For millions of allergy sufferers, symptoms aren’t restricted to one season— the suffering can last for months. And what’s inside your home may have an even bigger impact than outdoor allergens.

“Allergies can be all year long, or they could be seasonal,” Dr. Jordan Josephson, a New York nasal and endoscopic sinus surgeon told FoxNews.com. “And seasonal doesn’t mean just one season, so you could be allergic to certain things in the summer, certain things in the spring, certain things in the fall,” he said.

And as people retreat into their homes and batten down the hatches to hide from winter’s wrath, it’s easy to forget about what is getting trapped inside your home with you. Pollen, dust, bacteria and other allergy-aggravating agents are easily tracked inside the home on shoes, coats or even with pets.

An easy solution to cut down on what follows you inside is to simply take off your shoes when entering the home.

“You don’t want to track in all the E.coli, local pesticides; you don’t want to take that into your home,” Robin Wilson, an ambassador for the Asthma and Allergy Association for America and a home designer, told FoxNews.com.

And leave your outerwear coat in the hallway closet rather than putting it in an interior closet to avoid contamination, Wilson said, because there’s a good chance pollen is lurking on it.

Allergies can also be more than a pesky ailment to sufferers.

“People that suffer can be miserable, and it could lead to sinus infections, or nasal obstruction, which can lead to snoring and sleep apnea or chronic sinus infections,” Josephson said.

In the winter season, and colder months, it may become difficult to differentiate between allergy symptoms and a common cold, which may lead to overmedicating.

If left untreated, allergy symptoms may turn into a sinus infection -- a leading cause of missed school or work days for sufferers, Josephson said.

“First they [physicians] have to make the right diagnosis and then they have to treat it appropriately. The good news is now we have new combinations of therapies that are both Eastern and Western that can give these people much better outlooks on their quality of life,” Josephson said.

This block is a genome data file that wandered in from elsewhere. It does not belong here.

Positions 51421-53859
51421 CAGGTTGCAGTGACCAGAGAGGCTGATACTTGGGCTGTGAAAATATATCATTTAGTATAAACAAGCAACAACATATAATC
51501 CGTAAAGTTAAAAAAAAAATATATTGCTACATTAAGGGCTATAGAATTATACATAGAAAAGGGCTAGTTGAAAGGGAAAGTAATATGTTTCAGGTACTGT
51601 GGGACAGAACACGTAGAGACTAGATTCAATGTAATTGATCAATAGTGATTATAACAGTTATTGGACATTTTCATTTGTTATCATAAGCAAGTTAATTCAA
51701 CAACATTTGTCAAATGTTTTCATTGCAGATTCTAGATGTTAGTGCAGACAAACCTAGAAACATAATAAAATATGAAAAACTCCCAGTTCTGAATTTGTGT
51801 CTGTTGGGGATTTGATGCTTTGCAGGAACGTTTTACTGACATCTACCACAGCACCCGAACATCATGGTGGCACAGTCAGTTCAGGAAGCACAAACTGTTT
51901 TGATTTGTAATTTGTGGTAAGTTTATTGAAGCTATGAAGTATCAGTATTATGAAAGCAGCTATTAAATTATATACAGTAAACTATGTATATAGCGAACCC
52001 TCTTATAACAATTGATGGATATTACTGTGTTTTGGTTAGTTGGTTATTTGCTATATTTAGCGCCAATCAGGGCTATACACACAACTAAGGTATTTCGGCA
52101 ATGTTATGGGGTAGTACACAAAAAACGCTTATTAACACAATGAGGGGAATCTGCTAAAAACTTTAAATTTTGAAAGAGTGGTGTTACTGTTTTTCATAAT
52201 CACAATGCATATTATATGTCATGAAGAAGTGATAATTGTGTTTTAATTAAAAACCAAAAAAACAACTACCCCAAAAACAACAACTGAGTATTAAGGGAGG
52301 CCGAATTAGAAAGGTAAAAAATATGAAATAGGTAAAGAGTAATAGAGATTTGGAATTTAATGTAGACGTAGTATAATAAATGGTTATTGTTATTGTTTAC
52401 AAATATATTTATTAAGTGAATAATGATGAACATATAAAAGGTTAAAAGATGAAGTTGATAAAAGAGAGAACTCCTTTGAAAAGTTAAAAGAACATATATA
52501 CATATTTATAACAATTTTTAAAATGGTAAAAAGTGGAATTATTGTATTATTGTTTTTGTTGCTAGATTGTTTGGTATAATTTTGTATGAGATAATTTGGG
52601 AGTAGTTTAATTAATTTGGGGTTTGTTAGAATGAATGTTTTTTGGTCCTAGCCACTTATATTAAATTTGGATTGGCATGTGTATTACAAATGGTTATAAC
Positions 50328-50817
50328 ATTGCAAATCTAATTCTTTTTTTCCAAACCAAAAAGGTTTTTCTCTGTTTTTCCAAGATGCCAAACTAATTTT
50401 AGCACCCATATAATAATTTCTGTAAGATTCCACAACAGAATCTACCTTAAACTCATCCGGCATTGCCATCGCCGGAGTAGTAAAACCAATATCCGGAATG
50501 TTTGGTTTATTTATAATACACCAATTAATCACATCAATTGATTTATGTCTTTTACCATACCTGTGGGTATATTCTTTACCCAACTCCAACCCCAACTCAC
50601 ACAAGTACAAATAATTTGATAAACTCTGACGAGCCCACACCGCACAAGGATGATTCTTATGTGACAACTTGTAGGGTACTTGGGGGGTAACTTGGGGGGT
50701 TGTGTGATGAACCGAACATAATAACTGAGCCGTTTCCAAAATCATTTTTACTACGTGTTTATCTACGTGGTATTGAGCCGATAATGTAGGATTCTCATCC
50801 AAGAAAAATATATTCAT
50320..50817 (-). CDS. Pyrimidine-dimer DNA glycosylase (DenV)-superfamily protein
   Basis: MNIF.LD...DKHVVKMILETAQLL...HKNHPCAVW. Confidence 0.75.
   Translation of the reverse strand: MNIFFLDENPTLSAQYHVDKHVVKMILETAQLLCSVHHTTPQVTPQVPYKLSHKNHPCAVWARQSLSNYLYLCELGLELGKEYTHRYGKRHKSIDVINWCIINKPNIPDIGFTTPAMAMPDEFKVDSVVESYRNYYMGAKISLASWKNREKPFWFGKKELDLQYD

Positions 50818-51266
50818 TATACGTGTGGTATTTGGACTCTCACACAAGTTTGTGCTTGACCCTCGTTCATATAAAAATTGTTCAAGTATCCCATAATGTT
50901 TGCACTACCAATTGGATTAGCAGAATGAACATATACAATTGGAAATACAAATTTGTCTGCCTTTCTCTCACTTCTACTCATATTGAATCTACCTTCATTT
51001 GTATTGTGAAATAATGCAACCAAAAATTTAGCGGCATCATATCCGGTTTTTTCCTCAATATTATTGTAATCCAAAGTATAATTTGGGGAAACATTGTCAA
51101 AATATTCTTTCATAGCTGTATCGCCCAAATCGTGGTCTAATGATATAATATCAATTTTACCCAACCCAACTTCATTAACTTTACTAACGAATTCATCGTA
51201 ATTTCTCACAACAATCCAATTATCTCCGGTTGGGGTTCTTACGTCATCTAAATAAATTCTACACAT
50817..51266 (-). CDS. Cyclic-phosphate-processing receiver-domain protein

Not all allergy treatment has to include medication, according to both Josephson and Wilson.

“A wellness lifestyle is better than medication, making your home or living environment as non-toxic as possible is also a good idea,” Wilson said.

Wilson, an allergy sufferer since childhood, shared home tips that may help for beginners unaware of where allergy aggravators are lurking.

“Most children have what they call a security toy, or blanket and some of those things can be washed while others cannot,” Wilson said.

“Rather than disfigure the animal in the wash, or spray it with chemicals, a simple thing to do is to freeze the animal in a Ziploc bag so that dust mites freeze – and then shake the bag before you open it so the mites fall off,” Wilson said. “Your child won’t be wheezing and sneezing like they might have been.”

And while buying a hypo-allergenic pillow is a good start for those allergic to down, the precautions shouldn’t stop there.

“When was the last time you washed or replace your pillow? Most people will say I got it in college – 6 years is the average answer. When you think about it, it’s like six years of wearing dirty pajamas,” Wilson said, adding she follows a rule of three when it comes to pillows.

“Wash the zippered case every three weeks in hot water, wash the pillow itself every three months, and every three years, replace the pillow,” Wilson said.

While it may seem impossible to make a home completely allergy-free, Wilson said following just a few of these simple steps can help eliminate some symptoms.